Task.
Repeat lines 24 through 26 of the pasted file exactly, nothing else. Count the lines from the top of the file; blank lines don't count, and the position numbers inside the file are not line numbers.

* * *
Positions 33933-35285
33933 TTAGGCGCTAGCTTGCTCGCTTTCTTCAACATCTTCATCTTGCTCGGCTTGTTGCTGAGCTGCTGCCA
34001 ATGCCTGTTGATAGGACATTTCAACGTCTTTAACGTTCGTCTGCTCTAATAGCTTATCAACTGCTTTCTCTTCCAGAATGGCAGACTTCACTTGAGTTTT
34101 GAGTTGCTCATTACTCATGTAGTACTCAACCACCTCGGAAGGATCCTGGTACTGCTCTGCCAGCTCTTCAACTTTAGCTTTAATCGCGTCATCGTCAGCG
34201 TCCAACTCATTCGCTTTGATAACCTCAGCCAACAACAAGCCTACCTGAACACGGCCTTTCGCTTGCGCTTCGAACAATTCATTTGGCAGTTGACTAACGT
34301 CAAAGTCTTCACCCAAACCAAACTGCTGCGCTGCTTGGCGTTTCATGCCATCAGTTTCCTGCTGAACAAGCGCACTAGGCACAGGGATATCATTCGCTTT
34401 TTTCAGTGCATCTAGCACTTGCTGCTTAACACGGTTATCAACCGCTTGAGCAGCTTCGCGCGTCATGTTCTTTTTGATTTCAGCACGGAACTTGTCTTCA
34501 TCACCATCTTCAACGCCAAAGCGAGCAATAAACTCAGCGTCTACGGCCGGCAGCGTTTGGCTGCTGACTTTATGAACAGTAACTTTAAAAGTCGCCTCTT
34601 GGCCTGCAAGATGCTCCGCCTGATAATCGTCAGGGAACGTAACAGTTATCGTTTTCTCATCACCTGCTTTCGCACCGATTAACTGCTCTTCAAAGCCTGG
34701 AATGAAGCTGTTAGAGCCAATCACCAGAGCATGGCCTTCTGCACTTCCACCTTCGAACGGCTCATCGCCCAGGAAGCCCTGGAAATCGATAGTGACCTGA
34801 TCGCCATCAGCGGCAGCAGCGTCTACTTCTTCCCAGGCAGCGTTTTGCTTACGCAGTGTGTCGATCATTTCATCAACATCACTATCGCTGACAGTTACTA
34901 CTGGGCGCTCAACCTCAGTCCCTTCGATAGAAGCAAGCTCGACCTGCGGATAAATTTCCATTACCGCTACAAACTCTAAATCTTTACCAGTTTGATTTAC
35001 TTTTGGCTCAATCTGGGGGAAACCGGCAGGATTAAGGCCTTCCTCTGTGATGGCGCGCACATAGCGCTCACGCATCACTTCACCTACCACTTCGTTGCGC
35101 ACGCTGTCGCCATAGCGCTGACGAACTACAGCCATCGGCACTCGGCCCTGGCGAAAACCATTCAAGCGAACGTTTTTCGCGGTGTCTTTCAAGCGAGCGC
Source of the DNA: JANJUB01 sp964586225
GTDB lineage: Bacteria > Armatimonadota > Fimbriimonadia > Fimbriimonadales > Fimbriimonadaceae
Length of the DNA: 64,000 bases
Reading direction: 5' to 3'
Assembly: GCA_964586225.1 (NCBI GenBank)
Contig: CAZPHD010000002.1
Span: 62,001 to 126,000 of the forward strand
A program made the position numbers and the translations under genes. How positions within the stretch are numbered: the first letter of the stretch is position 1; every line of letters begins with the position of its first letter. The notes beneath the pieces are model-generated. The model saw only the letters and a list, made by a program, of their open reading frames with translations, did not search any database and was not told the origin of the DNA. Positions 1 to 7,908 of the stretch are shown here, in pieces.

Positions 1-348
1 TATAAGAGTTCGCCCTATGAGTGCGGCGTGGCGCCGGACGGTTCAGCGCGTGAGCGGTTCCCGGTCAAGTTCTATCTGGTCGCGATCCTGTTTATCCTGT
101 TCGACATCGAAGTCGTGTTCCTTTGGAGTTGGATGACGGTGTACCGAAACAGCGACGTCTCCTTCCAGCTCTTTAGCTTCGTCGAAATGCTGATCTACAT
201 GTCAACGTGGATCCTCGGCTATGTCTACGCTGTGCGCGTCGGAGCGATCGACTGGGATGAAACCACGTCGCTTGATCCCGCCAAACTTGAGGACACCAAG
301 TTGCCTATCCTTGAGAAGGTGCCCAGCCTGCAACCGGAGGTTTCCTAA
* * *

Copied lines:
1 TATAAGAGTTCGCCCTATGAGTGCGGCGTGGCGCCGGACGGTTCAGCGCGTGAGCGGTTCCCGGTCAAGTTCTATCTGGTCGCGATCCTGTTTATCCTGT
101 TCGACATCGAAGTCGTGTTCCTTTGGAGTTGGATGACGGTGTACCGAAACAGCGACGTCTCCTTCCAGCTCTTTAGCTTCGTCGAAATGCTGATCTACAT
201 GTCAACGTGGATCCTCGGCTATGTCTACGCTGTGCGCGTCGGAGCGATCGACTGGGATGAAACCACGTCGCTTGATCCCGCCAAACTTGAGGACACCAAG